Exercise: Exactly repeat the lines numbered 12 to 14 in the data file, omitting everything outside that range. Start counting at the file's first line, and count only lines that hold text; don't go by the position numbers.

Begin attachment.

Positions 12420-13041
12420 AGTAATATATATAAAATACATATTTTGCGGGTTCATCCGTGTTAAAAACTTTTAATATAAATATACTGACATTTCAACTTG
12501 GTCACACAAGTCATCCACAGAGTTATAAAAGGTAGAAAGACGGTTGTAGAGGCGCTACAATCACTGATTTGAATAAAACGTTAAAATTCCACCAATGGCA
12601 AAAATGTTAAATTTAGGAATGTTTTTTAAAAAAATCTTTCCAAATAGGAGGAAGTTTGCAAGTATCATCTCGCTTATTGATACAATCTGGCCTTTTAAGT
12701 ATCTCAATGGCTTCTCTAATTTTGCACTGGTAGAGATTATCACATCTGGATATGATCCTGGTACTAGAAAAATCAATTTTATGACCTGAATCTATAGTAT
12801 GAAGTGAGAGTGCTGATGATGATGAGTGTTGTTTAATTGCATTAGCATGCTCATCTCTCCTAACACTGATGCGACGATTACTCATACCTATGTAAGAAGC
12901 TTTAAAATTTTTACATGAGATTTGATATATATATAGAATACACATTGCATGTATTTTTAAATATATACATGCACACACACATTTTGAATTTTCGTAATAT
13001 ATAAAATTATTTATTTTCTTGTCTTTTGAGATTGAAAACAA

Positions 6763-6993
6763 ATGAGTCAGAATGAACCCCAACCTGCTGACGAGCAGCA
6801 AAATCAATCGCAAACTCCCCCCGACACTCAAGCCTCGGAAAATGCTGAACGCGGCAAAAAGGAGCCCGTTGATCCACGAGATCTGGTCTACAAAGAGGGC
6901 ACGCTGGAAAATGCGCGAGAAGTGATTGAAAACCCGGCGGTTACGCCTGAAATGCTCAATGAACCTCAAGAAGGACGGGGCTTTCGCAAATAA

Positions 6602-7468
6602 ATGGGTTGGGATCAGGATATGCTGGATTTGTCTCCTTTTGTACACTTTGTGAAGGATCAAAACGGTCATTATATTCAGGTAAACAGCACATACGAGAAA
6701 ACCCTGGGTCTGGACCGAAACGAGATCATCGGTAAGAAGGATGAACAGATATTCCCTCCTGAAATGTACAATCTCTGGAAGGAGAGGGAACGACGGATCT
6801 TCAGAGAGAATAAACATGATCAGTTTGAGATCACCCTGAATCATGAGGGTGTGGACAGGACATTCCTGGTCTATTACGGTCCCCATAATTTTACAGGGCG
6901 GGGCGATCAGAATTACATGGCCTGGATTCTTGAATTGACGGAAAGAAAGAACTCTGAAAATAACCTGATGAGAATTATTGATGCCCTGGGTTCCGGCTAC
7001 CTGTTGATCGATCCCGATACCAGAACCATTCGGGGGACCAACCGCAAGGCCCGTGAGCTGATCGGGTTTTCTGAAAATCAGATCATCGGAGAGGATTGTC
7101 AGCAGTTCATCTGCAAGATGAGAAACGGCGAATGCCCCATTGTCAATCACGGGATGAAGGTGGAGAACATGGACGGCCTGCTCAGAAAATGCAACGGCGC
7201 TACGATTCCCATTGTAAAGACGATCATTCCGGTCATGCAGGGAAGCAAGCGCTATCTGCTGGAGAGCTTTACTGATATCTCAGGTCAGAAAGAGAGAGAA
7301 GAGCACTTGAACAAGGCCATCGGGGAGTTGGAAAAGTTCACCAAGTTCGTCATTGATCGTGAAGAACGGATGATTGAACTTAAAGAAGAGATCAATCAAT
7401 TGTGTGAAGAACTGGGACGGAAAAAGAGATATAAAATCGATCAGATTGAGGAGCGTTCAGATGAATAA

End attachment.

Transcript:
6901 ACGCTGGAAAATGCGCGAGAAGTGATTGAAAACCCGGCGGTTACGCCTGAAATGCTCAATGAACCTCAAGAAGGACGGGGCTTTCGCAAATAA

Positions 6602-7468
6602 ATGGGTTGGGATCAGGATATGCTGGATTTGTCTCCTTTTGTACACTTTGTGAAGGATCAAAACGGTCATTATATTCAGGTAAACAGCACATACGAGAAA